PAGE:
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Joy To The Fishes In The Deep Blue Sea

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Jeremiah was a bullfrog, was a good friend of mine
I never understood a single word he said, but I helped him a-drink his wine
(And he always had some mighty fine wine.)

– "Joy To The World," by Hoyt Axton/Three Dog Night

 

“Seriously? You haven't met Jeremiah?” Cecil asked, handing Carlos a dripping plate. They were doing the dishes; Carlos was drying.

“Never even heard of him,” Carlos admitted, towelling off the plate and setting it on the “clean” stack.

“Oh, we'll have to fix that!” Cecil chortled. “You'll love him. He's a little eccentric, but he's always talking about science.”

“What sort of science?” Carlos asked. He was already sold on the idea, since the mental image of what Cecil might consider “eccentric” was mind-boggling, to say the least, but he was curious about what to expect.

“Stars and planets and things,” Cecil said, waving his scrubbing brush vaguely around in the air by way of illustration. “To tell the truth, I've never understood what he's talking about. Not a single word. But he's a really nice guy, so I just smile and nod.”

Carlos couldn't help grinning. Cecil was always so sincere in his enthusiasm; the man could have been a devastating used-car salesman if he hadn't been destined for radio journalism. “I'd love to meet him,” he said.

-

Jeremiah was a regular at Big Rico's Pizza, as it turned out – but only on Thursdays, which was why Carlos had never encountered him before, despite having a lab right next door. Thursdays were Special Topping Days at Big Rico's, and the “special” toppings weren't usually something Night Vale outsiders found appealing.

This Thursday was no exception. “Fresh Local Whip Scorpions! Grilled cholla slices – extra spiny!” said the dry-erase board behind the cash register. Cecil opted for a slice with the scorpions. Carlos, as diplomatically as possible, ordered plain cheese. Big Rico looked disappointed, but didn't say anything when he rang up their order.

Carlos had to admit, biting into his pizza slice (it had been a long day at the lab, and he was hungry), Rico had finally nailed his gluten-free crust recipe. If Carlos hadn't known better, he'd have sworn it contained wheat (or at least wheat by-products). He followed Cecil through the restaurant, weaving between tables full of familiar small-town faces. Hiram McDaniels was working on five different pizzas at the same time, but still taking time to schmooze like a pro via his heads that weren't actively chewing. A cluster of Sheriff's Secret Police were at a corner table, pretending they weren't there, and everyone else was humoring them. Tak and Herschel were there with their daughter Megan (resting on a pillow in a booster seat), and Carlos recognized several more kids and parents from his special science classes.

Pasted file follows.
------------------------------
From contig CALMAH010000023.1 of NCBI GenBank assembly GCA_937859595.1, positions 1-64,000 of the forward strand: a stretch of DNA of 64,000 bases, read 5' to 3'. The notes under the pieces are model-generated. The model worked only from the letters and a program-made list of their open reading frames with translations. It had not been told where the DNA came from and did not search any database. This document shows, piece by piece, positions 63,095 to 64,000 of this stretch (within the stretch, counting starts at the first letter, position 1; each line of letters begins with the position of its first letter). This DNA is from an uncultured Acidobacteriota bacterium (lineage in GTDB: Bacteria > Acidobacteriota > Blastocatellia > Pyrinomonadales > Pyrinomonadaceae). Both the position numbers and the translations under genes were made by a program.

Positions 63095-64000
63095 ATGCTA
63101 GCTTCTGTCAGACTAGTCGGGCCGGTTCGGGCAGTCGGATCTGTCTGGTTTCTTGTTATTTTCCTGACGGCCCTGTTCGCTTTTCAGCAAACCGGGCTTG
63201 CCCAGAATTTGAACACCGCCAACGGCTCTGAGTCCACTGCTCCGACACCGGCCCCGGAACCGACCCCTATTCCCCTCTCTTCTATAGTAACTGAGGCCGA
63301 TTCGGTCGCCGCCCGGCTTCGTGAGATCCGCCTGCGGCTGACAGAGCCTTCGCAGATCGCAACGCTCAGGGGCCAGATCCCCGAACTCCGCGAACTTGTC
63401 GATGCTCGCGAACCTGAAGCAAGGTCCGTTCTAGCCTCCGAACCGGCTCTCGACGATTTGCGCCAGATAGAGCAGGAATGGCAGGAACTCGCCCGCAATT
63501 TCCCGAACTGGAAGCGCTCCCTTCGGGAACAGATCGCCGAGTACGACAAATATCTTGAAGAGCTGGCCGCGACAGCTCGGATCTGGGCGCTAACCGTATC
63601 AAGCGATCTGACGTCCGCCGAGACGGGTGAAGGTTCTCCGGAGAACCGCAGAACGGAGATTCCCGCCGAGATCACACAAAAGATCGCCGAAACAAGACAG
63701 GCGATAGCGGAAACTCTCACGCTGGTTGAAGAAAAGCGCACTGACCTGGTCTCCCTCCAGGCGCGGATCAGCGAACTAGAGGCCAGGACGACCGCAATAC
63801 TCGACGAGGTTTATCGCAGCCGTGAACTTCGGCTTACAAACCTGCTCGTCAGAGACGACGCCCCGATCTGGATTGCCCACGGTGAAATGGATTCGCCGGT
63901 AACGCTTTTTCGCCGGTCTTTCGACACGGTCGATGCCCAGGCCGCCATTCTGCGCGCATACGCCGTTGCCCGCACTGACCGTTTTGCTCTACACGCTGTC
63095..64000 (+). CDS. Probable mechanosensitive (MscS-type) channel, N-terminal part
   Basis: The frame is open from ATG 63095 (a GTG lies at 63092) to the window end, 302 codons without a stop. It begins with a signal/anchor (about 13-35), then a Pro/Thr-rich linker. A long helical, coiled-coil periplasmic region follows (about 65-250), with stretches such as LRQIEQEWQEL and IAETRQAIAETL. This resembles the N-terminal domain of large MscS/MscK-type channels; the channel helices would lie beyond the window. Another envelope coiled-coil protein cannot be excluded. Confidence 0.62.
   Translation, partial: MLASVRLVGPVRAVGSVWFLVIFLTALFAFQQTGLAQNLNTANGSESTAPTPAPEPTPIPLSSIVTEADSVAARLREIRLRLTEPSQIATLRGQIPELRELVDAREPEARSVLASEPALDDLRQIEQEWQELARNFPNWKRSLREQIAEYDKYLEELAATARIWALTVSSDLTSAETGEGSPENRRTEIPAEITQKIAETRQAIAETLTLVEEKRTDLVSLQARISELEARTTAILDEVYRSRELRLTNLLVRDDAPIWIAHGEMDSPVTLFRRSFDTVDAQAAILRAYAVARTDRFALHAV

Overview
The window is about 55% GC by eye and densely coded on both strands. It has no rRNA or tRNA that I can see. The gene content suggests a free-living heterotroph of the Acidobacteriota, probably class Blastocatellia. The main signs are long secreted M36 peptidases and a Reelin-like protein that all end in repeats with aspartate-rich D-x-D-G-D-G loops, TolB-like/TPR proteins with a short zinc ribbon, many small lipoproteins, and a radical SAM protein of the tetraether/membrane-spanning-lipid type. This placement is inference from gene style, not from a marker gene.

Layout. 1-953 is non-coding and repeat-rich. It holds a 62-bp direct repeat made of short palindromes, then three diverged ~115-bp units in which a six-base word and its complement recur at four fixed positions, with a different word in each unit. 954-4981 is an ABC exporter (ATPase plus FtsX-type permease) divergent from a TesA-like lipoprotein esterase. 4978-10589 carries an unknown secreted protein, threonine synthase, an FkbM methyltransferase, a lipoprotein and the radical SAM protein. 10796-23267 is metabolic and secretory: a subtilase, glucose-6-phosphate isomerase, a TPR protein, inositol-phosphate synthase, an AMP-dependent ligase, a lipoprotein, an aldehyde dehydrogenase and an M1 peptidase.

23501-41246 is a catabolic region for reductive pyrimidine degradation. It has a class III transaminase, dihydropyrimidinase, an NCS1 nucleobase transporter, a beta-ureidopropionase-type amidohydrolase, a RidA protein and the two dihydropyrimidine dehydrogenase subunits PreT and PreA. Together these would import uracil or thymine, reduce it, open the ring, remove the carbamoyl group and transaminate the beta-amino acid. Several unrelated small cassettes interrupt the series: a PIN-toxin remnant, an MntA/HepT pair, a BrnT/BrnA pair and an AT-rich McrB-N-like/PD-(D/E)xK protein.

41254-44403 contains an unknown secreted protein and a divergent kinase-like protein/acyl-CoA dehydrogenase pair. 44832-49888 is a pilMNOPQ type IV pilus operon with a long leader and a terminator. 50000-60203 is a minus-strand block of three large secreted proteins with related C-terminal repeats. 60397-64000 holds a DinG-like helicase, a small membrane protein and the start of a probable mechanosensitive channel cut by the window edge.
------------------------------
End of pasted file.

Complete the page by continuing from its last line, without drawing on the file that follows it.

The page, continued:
Way in the back was a small booth, just large enough for four or five people, and sitting there alone was Jeremiah. Carlos's first thought was, Well he's a fishy character. Literally.

Jeremiah was completely bald – even his eyebrows had gone AWOL – his eyes were large, glassy, and bulging, and his skin texture was so ridged, wrinkled, and warty his age was impossible to judge, though Carlos got a sense of great age. There was an undertone of pasty gray-green to his complexion, but not quite enough to be outright unhealthy. Jeremiah's hands, folded on the table in front of him, were long and narrow, with clawlike nails and a hint of translucent webbing between the digits.

What's he doing in the desert? Carlos wondered, but Cecil was already saying hello.

When he saw Cecil, Jeremiah's face lit up, a wide grin crossing his face, rubbery lips parting to reveal small, pointed teeth. It should have been revolting, given the man's overall appearance, but there was an underlying warmth that was disarming.

“Jeremiah – this is Carlos. He wanted to talk to you about stars. He's a scientist,” Cecil said by way of introduction.

Jeremiah, smiling even more widely, said something friendly but completely incomprehensible, and extended a hand.

His flesh was squishy and clammy when it clasped Carlos's, but the handshake was firm beneath that, and Carlos gave his best smile in return. “Pleased to meet you,” he said.

Cecil had already slid into the booth opposite Jeremiah and Carlos followed suit, settling his plate and napkin in front of him. Jeremiah held up a “wait a minute” finger (especially impressive, given his anatomy) as he rummaged beneath the table. He produced, in swift succession, three glasses and a bottle. The bottle was an old, odd style, made of dark, bubbly glass. What might have been barnacles encrusted one side, but the liquid that poured out was clear and bright.

Carlos raised an internal eyebrow at that – after all, Rico's already sold a variety of beverages, including wine, but a surreptitious glance around showed nobody batting an eye, and Cecil seemed unfazed, so Carlos held his tongue as Jeremiah filled the glasses. Rico must not mind people bringing in outside consumables. That, or Jeremiah had a special permission.

Carlos accepted his glass without hesitation. “Cheers,” he said, when they all raised glasses and drank.